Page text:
They burst into the Dom. Raised to the sky like an index finger, to indicate the guilty and demand more time. So we can go up straight, like people along the canal.
Stare at their feet. Look up! See Utrecht’s churches protruding above ground level. Raise the hands, begging with the towers to be this privilege: to be, now. The weather is nice.
Stand on. Life is witness to your gaze on the horizon. Your footsteps connect the past with written letters…”
Each poet is limited to 52 letters a year since they put a new letter out every week. In order for a poet to qualify for participation, he or she must have published at least a book of poetry or two, and even if they make the cut, their proposed verses must be approved by the guild.
Like all the big Dutch cities, Utrecht is no different. They have the main shopping street, little concept shops like Keck and Lisa and all the big shops like de Bijkorf but what they also have is a huge American-style mall which Maebh would LOVE called Hoog Catharijne.
We walked through from Centraal Station to the city and there was a Primark and Miniso shop – so a return trip here is due for her when it’s back to school shopping time.
MUSEUMS TO VISIT
There are several museums in the area to visit. We didn’t make it in any of them this day but on a rainy day or during return visit we’ll certainly visit a couple.
Classic meets modern at Centraal Museum with collections of design, modern art, and works from the art masters. The Centraal Museum is the main museum in Utrecht and was founded in 1838. The museum houses a wide-ranging art collection, including the largest collection of Rietveld pieces in the world so if you cannot make it to the house you can still get to appreciate his designs. Among the highlights of the museum is the one-thousand-year-old ‘Utrecht Ship’. The ship is part of the collection ‘Stadsgeschiedenis’. The ship was found in 1930 preserved in the clay, near the Van Hoornekade in Utrecht, and was put in the cellar of the 16th-century part of the museum building. It is €3.50 with a Museumkaart – but I am not sure if that is accurate as I always thought it was free. Adults are €18.50, kids 12 & under are free, and kids 13 – 17 are €9.25.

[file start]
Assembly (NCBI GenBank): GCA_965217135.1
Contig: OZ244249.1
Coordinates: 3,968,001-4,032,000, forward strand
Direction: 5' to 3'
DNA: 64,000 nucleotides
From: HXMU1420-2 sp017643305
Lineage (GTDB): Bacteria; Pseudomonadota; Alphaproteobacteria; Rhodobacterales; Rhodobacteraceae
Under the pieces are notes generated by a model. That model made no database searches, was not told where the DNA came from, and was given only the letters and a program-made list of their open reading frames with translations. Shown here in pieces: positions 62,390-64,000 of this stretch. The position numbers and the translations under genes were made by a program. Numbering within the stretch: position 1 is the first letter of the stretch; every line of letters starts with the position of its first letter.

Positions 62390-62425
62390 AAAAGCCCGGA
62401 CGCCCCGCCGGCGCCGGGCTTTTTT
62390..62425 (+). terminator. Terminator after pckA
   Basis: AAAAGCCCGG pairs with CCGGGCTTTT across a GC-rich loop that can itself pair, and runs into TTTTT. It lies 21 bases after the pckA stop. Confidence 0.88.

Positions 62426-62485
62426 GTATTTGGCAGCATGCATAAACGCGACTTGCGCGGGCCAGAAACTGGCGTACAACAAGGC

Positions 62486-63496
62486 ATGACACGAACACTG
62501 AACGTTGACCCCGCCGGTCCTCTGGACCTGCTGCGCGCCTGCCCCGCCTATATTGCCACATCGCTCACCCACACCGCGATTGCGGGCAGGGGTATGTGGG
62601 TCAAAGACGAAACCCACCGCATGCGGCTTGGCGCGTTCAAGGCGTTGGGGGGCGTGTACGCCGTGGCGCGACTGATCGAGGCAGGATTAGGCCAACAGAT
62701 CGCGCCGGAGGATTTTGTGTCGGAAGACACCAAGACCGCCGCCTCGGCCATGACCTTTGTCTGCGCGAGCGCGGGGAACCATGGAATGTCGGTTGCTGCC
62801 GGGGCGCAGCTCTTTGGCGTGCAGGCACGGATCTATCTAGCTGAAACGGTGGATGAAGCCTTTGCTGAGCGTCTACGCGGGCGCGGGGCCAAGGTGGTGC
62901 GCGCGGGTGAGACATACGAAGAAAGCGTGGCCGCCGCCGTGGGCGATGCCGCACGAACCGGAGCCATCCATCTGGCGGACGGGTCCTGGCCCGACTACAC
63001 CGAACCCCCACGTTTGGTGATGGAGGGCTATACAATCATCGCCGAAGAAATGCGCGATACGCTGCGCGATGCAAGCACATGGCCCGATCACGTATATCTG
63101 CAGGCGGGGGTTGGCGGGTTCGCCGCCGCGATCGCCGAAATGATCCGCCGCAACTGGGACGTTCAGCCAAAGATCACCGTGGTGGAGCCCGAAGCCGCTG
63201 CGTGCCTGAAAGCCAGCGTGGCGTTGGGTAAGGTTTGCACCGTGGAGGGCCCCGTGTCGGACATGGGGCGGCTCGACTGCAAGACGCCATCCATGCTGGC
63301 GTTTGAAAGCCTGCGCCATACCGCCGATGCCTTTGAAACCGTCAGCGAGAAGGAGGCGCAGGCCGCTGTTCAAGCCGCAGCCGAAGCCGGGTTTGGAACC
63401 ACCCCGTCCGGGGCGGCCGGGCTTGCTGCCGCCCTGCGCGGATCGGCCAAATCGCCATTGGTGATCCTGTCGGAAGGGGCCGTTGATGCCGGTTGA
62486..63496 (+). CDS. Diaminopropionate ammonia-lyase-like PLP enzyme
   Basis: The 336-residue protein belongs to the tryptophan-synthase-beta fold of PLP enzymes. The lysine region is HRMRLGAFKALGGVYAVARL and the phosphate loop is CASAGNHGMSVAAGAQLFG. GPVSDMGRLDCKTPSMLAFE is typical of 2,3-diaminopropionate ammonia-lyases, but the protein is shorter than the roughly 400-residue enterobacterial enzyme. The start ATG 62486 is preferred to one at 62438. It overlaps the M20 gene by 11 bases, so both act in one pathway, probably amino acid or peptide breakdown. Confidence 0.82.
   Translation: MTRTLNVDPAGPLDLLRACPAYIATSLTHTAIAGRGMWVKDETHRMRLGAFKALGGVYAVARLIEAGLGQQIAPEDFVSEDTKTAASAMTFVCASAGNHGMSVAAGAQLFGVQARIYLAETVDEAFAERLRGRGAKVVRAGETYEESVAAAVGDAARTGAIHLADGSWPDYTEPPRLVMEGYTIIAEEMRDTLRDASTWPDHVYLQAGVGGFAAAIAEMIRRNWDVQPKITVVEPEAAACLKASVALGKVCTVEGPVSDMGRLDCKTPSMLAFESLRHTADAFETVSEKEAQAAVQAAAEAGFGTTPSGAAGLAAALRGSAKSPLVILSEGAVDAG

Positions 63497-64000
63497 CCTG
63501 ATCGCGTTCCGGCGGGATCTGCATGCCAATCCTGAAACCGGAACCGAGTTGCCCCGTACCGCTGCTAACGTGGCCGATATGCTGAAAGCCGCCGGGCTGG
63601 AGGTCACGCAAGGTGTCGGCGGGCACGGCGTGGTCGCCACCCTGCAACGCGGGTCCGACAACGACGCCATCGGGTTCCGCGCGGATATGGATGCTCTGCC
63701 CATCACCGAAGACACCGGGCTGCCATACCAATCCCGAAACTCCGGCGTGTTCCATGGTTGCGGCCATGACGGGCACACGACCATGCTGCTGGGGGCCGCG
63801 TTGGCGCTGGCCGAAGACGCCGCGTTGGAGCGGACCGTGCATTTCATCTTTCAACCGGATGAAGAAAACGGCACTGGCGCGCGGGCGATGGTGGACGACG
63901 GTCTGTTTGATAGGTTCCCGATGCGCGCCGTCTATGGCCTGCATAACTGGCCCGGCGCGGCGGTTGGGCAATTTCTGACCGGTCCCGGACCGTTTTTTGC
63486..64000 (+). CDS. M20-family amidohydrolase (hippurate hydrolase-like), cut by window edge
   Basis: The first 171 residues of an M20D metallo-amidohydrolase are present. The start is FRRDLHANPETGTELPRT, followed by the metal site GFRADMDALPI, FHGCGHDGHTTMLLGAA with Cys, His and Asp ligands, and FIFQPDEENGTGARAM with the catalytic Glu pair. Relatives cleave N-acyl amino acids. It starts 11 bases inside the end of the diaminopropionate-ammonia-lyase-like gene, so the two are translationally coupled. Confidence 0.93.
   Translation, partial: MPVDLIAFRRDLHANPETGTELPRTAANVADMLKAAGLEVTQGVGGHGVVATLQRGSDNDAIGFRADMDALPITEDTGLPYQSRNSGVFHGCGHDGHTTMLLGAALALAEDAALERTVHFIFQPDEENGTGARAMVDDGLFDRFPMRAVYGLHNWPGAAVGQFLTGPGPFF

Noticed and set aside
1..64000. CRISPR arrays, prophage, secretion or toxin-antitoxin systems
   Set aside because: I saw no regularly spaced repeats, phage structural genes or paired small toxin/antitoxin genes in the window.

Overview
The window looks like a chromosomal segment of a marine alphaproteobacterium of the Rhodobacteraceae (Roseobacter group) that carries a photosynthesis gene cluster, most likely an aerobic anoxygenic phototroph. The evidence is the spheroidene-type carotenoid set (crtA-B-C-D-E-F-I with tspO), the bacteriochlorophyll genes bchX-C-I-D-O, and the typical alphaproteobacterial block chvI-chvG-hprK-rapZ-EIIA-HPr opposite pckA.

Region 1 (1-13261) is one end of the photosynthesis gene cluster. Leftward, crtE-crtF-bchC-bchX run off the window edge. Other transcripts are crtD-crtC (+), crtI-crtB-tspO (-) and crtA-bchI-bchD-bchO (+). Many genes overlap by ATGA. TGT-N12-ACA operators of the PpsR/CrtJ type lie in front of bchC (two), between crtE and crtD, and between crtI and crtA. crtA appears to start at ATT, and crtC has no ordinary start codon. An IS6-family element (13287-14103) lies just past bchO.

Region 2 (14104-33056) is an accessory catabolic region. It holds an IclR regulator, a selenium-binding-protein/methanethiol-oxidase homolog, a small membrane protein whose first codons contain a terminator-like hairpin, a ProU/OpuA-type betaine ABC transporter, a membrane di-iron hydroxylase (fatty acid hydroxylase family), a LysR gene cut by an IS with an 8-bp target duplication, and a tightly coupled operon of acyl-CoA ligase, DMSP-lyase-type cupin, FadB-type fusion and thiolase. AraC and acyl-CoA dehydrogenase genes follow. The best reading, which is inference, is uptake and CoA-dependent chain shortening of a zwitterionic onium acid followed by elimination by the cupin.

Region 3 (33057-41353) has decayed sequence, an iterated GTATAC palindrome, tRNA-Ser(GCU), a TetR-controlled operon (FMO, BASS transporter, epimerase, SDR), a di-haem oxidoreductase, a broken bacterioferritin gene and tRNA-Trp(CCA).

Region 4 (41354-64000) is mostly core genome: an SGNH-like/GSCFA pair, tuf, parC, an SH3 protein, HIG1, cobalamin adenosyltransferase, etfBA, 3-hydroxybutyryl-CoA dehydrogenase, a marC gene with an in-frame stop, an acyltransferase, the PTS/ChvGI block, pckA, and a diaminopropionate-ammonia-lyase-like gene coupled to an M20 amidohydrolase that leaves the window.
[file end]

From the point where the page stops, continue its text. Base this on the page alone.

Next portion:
This railway-themed museum is located a bit outside the city center – but you can walk there or take a shuttle from the central station. It was first opened in 1927 and is a very popular attraction for train enthusiasts of all ages but especially children who are fans of Thomas the Train – which visits once a year for a huge event like they do back in the states. On display are a number of collections, locomotives, train cars, trams, freight cars. The museum is split into four distinct sections – Dream Travels, Steel Monsters, The Workshop, and the Great Discovery. It’s very hands-on and there is an outdoor playground. I know my kids and both my parents would LOVE this place. Tickets are €17.50 and kids under 3 are free.
As Utrecht was the home of Dick Bruna, the author of Nijntje (Miffy). There is a museum built in the honor of his most famous work. While I have never been it’s a super child-friendly museum, perfect for families with young children visiting Utrecht. You’ll find lots of Miffy stuffed animals, Miffy-inspired rooms, and interactive activities for the kids. At 12.5 and 10, my kids are too old but I’d say kids 2-6 would enjoy it most. Hommage to Dick Bruna is scattered around the town with statues of Nijnete and there is even a walk signal.